Biomarkers of Oxidative Stress Study II. Are oxidation products of lipids, proteins, and DNA markers of CCl4 poisoning?
Carbon Tetrachloride Poisoning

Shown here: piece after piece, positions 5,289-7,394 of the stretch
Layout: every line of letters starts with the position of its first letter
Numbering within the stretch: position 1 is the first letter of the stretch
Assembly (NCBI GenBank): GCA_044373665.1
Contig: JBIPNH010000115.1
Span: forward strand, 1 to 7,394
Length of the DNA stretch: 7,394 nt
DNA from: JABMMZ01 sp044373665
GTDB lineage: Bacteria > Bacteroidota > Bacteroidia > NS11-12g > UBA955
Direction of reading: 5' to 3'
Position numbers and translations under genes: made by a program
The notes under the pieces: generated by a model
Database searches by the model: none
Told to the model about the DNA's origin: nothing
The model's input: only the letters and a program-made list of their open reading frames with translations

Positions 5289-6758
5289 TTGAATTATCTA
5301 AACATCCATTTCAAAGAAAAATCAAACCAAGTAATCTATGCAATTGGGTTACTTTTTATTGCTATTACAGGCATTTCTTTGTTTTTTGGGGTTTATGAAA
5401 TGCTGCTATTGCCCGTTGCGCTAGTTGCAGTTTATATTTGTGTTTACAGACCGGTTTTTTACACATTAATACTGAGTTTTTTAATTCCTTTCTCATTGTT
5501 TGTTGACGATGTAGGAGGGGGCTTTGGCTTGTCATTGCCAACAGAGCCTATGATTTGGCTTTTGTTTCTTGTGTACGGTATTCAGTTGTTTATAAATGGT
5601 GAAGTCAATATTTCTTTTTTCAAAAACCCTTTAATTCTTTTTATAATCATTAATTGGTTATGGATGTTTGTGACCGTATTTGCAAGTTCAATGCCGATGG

Oxidation products of lipids, proteins, and DNA in the blood, plasma, and urine of rats were measured as part of a comprehensive, multilaboratory validation study searching for noninvasive biomarkers of oxidative stress. This article is the second report of the nationwide Biomarkers of Oxidative Stress Study using acute CCl4 poisoning as a rodent model for oxidative stress. The time-dependent (2, 7, and 16 h) and dose-dependent (120 and 1200 mg/kg i.p.) effects of CCl4 on concentrations of lipid hydroperoxides, TBARS, malondialdehyde (MDA), isoprostanes, protein carbonyls, methionine sulfoxidation, tyrosine products, 8-hydroxy-2'-deoxyguanosine (8-OHdG), leukocyte DNA-MDA adducts, and DNA-strand breaks were investigated to determine whether the oxidative effects of CCl4 would result in increased generation of these oxidation products. Plasma concentrations of MDA and isoprostanes (both measured by GC-MS) and urinary concentrations of isoprostanes (measured with an immunoassay or LC/MS/MS) were increased in both low-dose and high-dose CCl4-treated rats at more than one time point. The other urinary markers (MDA and 8-OHdG) showed significant elevations with treatment under three of the four conditions tested. It is concluded that measurements of MDA and isoprostanes in plasma and urine as well as 8-OHdG in urine are potential candidates for general biomarkers of oxidative stress. All other products were not changed by CCl4 or showed fewer significant effects.